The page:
Why You May Want To Skip Out On Buying Starbucks Avocado Spread

Beyond Frappuccinos and lattes, Starbucks offers a wide range of delicious treats. From pastries to cake pops to sandwiches and everything in between, there's something to suit anyone's appetite. Yet, of the many drool-worthy offerings, there's one menu item that has mixed reviews, and that's the avocado spread. You might want to think twice before requesting the 95-cent container, as this product has divided the masses. 

Despite its name, Starbucks' avocado spread isn't really suited for spreading. While some fans initially rejoiced at the addition of the product as a way to craft their own avocado toasts (or bagels) at home or work, texture quickly became an issue for many. Unlike freshly mashed avocados, the spread is actually closer to a puree than anything else. It's too smooth and runny texturally, and instead of healthy looking chunks of avocado, is on the gloopy side. In essence, the texture is off, which can have a massive role in how the spread is perceived as a whole. 

A medley of Hass avocados, lime juice, sea salt, onion, garlic, and jalapeño pepper, it seems it's the balance of the spread that turns folks off — not only texturally, but also in its aesthetic differences. Unlike the pale green hue of a just-smashed avocado, Starbucks' avocado spread is significantly darker.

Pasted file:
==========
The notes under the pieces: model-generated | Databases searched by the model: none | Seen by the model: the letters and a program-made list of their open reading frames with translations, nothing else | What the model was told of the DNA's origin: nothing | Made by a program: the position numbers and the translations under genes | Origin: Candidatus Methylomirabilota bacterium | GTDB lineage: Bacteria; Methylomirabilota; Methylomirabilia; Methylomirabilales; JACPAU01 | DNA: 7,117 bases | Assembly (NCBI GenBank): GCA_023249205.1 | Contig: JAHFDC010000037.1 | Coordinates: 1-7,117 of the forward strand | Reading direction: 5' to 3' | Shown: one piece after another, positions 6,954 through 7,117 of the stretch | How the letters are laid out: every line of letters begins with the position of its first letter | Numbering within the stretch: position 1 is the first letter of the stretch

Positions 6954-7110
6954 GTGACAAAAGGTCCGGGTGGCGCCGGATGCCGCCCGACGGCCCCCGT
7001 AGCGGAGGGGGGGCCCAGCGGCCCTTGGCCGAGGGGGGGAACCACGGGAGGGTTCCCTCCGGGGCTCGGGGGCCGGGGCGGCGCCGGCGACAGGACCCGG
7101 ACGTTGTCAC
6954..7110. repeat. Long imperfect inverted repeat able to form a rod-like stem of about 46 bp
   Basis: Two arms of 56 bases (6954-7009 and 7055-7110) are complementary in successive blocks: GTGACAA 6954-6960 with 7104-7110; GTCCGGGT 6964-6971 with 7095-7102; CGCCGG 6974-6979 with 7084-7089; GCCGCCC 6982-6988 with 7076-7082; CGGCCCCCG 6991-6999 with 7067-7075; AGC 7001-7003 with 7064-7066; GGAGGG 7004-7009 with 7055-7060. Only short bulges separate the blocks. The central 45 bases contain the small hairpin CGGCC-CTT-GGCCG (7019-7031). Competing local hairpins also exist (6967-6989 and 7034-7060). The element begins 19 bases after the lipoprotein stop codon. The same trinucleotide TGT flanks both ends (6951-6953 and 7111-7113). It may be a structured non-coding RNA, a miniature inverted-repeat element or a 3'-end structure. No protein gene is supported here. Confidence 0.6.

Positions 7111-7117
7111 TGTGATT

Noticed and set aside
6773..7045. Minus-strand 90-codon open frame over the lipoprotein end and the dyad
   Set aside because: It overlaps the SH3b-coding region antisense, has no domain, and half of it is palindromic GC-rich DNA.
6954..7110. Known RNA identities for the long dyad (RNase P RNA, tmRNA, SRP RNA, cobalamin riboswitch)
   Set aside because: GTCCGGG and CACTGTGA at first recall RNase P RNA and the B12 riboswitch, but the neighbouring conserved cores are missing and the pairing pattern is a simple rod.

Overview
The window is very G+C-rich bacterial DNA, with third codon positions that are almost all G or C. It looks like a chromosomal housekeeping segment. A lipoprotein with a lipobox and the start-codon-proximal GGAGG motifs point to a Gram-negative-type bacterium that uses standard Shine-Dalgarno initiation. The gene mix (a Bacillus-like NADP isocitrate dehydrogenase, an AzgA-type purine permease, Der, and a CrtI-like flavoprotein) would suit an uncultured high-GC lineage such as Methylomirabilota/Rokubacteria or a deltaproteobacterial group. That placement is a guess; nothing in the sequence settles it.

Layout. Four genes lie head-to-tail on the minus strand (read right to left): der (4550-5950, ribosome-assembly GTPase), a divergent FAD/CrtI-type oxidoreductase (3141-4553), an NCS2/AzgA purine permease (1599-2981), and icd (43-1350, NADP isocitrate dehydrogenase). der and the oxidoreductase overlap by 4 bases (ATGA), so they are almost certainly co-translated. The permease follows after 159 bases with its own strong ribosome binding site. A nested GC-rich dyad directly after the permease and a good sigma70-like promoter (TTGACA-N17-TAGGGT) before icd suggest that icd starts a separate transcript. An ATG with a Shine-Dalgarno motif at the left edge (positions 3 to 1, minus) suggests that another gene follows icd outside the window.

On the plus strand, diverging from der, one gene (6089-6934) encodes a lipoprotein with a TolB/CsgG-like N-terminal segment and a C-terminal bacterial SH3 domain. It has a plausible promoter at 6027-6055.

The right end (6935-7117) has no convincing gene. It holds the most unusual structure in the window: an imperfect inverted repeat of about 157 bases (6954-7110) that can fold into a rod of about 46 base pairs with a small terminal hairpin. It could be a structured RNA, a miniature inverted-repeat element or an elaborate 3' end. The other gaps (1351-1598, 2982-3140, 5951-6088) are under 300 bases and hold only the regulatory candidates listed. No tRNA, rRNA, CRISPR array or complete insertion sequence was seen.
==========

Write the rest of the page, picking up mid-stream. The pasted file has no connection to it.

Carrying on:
Adjust your expectations, but ever so slightly

Starbucks' avocado spread looks, tastes, and feels different from that of a mashed avocado. But, that's not necessarily a bad thing. If texture isn't a deal-breaker, then flavor is definitely the spread's best feature. Boasting zest and tang, it offers a boldness that rivals that of a buttery-meets-grassy avocado. The flavorful spread might even save you the trouble of revamping a DIY avocado toast any further. 

Despite that, you could use the avocado spread to spruce up plain bagels or croissants, since the serving size is only a few tablespoons, another issue is that you might need a few containers to effectively coat the entirety of a baked good. As a result, the spread doesn't provide you with the most bang for your buck. More costly than purchasing a fresh avocado, but with less to enjoy, it's worth carefully considering prior to adding to your order. However, it is a nice option to have when you can't be bothered to buy, mash, and pack your own avocado.

Ultimately, Starbucks' avocado spread proves better when used as an addition to breakfast wraps or lunchtime sandwiches. From a textural standpoint, though, it's best as a dip for dunking chips or the crackers in Starbucks' signature protein boxes. Regardless of how you plan to use the avocado spread, whether or not it's worth your while depends on preference. Stock up or skip, it's up to you.